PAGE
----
Human Resources

Can a different desk really make you more productive?

I am not a fitness fanatic. I’m not even a fitness moderate. I really like food, I get cranky at the thought of anything overly energetic, and only go to the gym when dragged there by my girlfriend. However, I am also very aware that sitting on my backside for seven to eight hours a day isn’t good for me. Of course, this isn’t news to anyone - we all know that we should be more active - but we also need to pay the bills.

This is where the trend for standing workstations comes in. Ranging from a cheap DIY or cardboard version to state-of-the-art treadmill desks and everything in between, standing desks will apparently help save us from countless unpleasant diseases, and can even delay death. How do I know this? Fellowes, the workplace supply people, commissioned some independent research into the subject in collaboration with Loudhouse.


Sitting down is bad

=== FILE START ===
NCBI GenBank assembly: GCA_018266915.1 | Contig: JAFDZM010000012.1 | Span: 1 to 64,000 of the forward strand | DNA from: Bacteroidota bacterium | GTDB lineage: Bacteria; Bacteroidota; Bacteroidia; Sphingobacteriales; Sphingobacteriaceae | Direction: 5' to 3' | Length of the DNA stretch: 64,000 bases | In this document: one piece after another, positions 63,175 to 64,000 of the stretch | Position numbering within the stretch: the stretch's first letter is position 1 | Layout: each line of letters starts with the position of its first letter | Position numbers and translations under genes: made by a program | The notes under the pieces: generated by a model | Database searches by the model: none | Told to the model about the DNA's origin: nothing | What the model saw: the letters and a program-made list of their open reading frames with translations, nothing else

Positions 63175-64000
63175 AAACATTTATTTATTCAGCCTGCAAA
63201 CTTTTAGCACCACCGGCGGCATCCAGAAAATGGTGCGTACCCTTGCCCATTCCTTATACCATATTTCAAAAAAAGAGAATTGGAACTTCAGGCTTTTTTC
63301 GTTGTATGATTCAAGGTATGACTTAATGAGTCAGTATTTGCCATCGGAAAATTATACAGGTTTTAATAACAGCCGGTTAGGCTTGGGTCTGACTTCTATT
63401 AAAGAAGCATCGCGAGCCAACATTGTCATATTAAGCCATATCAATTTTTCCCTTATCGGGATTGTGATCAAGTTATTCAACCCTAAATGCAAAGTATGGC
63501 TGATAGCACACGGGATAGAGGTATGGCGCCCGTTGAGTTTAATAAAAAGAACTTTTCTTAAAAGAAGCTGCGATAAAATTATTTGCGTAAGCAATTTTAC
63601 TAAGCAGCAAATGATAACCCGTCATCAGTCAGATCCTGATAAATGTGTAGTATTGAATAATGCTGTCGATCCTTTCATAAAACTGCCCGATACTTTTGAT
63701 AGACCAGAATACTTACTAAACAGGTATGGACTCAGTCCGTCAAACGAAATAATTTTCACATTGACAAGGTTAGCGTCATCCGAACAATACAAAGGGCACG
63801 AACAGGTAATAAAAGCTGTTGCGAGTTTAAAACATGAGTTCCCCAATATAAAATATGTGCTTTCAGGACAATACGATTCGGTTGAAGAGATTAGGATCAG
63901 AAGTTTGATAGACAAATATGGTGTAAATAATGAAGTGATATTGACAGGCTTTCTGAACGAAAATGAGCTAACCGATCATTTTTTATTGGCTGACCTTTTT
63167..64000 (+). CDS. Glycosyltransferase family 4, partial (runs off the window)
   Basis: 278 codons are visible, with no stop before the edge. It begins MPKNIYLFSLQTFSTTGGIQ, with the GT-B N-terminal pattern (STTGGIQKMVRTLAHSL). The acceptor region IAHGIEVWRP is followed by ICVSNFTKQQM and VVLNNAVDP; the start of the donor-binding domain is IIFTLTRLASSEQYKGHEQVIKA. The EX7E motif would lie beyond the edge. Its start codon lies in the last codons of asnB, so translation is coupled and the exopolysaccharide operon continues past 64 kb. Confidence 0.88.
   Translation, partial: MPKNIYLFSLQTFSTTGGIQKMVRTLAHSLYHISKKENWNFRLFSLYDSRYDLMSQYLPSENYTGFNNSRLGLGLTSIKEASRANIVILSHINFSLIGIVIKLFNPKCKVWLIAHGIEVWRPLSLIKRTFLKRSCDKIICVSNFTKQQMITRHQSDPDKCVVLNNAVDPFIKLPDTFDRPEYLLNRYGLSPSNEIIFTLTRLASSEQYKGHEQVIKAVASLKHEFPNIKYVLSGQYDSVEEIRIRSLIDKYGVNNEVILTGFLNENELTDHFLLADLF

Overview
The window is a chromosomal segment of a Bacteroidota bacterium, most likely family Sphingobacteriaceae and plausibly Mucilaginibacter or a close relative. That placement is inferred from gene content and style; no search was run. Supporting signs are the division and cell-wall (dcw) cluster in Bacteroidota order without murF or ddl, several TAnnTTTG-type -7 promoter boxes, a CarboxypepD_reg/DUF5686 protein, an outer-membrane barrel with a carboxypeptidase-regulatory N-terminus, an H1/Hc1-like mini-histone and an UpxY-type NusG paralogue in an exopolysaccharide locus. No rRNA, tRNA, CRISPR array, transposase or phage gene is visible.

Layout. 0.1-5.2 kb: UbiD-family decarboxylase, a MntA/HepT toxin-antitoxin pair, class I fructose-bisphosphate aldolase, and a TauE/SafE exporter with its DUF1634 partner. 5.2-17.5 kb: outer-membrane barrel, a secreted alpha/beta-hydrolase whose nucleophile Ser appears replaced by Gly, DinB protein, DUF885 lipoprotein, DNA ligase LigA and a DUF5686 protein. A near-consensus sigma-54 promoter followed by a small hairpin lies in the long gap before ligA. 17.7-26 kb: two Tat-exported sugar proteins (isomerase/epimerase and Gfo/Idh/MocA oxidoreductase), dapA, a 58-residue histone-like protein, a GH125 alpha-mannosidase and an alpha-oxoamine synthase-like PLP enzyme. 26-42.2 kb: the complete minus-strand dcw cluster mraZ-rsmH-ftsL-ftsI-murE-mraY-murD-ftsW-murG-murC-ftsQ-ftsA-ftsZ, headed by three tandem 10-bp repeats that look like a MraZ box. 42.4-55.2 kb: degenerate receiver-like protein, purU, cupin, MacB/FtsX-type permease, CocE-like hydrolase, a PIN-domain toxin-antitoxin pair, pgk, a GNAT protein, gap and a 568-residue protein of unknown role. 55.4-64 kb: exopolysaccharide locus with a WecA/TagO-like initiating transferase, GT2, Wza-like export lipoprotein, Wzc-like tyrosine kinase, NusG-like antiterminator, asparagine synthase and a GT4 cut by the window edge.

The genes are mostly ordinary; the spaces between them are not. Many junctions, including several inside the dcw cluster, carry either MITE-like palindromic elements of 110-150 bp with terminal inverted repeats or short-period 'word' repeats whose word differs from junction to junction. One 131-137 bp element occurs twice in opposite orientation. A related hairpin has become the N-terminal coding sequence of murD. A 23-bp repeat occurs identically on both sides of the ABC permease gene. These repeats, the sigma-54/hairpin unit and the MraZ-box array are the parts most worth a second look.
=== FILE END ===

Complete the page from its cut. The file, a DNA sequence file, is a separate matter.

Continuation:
Not surprisingly, the research found that 94% of European workers sit at their desks for long periods of time without moving around. This is bad. According to the UK’s NHS, “it is thought excessive sitting slows the metabolism – which affects our ability to regulate blood sugar and blood pressure, and metabolise fat – and may cause weaker muscles and bones.” A 2010 report [PDF] found that while sedentary behaviour is most closely associated with weight gain and obesity, it can also be linked to all-cause mortality, type 2 diabetes, some types of cancer and metabolic dysfunction. There’s a handy, if terrifying, infographic here that shows just how bad sitting can be for your health – sitting for six or more hours per day makes you up to 40% more likely to die within 15 years. Even if you exercise.